Summer is not just an opportunity for our faculty to prep and plan; it is also a wonderful time for professional growth and learning. Many of our teachers use these slower summer months to further their education, hone their teaching practice, and collaborate with other educators. This summer, a number of Lower Division teachers have taken part in literacy instruction training seminars, conferences on students with special needs, professional development opportunities about connecting to and teaching Israel, and conferences on 21st century skills and technology.

A few weeks ago, I had the great privilege of attending the 2016 International Society for Technology in Education (ISTE16) conference here in Denver. Four of us from Denver JDS joined this incredible gathering of innovative and forward thinking educators, which attracted 16,000 participants and boasted more than 1,000 sessions. It was truly mind-boggling to be part of such an incredible event.

I always find conferences exciting and great professional learning opportunities. ISTE, though, was something more. As our school continues on its exciting journey of re-thinking traditional educational practice and more prominently integrating 21st century skills, project-based learning, and student inquiry into the way we educate our students, it was amazing to connect with educators from the United States and around the world who are in that same “construction zone” that we find ourselves in.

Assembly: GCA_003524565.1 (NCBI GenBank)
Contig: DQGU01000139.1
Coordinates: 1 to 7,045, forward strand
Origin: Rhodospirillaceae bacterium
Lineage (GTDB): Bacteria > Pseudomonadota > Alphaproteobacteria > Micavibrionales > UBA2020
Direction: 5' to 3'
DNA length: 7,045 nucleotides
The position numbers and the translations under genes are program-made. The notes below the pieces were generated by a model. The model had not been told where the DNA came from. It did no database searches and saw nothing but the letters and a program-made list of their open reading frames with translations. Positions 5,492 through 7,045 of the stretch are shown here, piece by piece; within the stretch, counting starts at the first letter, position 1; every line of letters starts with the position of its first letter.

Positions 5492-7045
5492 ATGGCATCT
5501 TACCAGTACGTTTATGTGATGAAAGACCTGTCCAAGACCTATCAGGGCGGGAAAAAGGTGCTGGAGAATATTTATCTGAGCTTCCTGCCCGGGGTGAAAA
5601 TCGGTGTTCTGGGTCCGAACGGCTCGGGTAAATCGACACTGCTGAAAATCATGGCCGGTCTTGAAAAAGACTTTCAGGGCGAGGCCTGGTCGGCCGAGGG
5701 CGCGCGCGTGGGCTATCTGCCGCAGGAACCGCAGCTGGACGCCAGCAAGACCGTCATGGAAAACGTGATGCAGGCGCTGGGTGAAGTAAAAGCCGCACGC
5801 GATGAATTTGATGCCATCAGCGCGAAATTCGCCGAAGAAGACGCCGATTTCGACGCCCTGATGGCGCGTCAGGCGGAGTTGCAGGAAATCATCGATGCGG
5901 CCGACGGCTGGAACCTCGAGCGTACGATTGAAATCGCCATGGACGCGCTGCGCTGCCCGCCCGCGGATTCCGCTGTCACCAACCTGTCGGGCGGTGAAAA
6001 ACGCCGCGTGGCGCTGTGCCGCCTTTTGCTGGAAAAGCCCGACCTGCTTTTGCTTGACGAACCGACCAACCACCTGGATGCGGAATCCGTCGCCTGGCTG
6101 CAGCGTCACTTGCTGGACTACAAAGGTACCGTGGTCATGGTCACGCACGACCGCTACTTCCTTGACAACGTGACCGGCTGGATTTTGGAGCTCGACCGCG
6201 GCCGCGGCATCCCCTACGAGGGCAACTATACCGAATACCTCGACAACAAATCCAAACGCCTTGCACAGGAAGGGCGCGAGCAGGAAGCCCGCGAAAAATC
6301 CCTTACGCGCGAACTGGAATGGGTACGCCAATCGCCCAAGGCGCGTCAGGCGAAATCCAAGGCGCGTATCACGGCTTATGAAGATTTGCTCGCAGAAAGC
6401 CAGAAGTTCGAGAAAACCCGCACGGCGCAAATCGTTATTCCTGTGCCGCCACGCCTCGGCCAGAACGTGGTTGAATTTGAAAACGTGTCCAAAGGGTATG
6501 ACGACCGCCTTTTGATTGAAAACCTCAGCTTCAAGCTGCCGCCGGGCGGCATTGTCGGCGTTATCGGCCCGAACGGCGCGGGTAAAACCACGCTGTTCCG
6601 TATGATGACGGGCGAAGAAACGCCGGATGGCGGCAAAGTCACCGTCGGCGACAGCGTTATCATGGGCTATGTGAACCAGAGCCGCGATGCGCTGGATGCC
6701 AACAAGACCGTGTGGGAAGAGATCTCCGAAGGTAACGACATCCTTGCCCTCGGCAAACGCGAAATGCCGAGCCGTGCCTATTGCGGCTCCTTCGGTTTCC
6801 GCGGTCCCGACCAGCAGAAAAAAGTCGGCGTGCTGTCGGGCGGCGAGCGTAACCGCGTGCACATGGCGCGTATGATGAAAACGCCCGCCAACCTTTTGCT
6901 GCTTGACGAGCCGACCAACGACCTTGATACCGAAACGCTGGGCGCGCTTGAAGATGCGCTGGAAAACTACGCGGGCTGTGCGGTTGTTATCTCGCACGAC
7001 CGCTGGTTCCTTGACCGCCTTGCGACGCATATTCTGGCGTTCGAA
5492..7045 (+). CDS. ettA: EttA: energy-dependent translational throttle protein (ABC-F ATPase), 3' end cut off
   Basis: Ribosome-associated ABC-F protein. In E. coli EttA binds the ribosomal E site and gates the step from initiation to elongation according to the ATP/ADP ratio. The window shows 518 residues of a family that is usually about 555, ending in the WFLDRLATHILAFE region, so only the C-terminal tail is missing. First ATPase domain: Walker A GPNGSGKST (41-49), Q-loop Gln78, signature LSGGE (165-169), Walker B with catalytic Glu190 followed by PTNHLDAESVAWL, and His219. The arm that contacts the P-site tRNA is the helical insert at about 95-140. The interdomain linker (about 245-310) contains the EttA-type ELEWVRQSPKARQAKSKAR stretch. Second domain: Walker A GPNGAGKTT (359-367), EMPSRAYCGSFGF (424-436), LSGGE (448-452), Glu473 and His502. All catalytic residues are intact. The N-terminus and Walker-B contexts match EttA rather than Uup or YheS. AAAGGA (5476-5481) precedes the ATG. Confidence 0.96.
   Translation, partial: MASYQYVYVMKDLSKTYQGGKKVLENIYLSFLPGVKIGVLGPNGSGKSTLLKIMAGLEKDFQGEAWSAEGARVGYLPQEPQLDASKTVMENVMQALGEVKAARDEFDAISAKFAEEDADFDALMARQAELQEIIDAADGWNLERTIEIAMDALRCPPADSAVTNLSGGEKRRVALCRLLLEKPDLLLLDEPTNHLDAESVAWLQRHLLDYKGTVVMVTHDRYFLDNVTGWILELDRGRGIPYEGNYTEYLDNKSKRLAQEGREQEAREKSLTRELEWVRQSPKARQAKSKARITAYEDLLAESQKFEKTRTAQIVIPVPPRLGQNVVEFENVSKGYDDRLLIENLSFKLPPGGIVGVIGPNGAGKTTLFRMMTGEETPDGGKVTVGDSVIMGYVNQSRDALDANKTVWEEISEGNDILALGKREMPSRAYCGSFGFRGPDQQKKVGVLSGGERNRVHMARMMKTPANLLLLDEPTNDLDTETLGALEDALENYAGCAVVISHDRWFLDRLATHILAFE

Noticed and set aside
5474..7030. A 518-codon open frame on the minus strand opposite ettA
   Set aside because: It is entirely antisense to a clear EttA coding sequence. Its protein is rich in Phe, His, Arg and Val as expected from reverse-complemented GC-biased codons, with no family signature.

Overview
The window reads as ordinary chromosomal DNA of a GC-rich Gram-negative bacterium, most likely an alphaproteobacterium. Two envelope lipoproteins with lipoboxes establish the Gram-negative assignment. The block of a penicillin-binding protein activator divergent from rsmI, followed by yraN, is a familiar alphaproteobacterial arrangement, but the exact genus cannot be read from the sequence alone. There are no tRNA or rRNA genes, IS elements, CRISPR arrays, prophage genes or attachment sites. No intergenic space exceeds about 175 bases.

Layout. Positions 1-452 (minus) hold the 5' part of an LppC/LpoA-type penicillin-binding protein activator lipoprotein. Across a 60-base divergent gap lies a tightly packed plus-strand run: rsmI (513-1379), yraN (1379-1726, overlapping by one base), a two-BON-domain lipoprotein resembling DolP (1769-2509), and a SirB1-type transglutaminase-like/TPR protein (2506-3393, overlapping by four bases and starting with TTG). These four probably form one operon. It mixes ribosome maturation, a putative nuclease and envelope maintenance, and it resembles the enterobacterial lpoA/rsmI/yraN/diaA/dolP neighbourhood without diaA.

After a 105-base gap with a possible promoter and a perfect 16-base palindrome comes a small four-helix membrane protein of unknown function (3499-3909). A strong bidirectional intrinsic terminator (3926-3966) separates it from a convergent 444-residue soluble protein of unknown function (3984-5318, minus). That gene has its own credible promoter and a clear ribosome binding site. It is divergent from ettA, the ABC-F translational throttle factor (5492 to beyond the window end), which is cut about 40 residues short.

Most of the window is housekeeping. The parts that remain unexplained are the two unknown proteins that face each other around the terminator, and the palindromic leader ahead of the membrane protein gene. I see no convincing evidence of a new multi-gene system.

Schools across the globe are working towards re-imagining the educational landscape in which  our children are growing up. The “traditional” education model, which served its purpose in preparing students for the industrial era through the 1950s, is no longer as relevant today; being with so many like-minded educators who recognize our need to re-vamp was inspiring for me both professionally and personally. I learned so much by attending sessions given by authors of books I have read and admired or of educational bloggers whom I follow throughout the year. It was great to sit down and share a cup of coffee and some new ideas with a fellow educational leader from an independent school across the country. It was incredible to network with other Jewish Day School educators from America and abroad. All of these connections are critical to our own school’s success.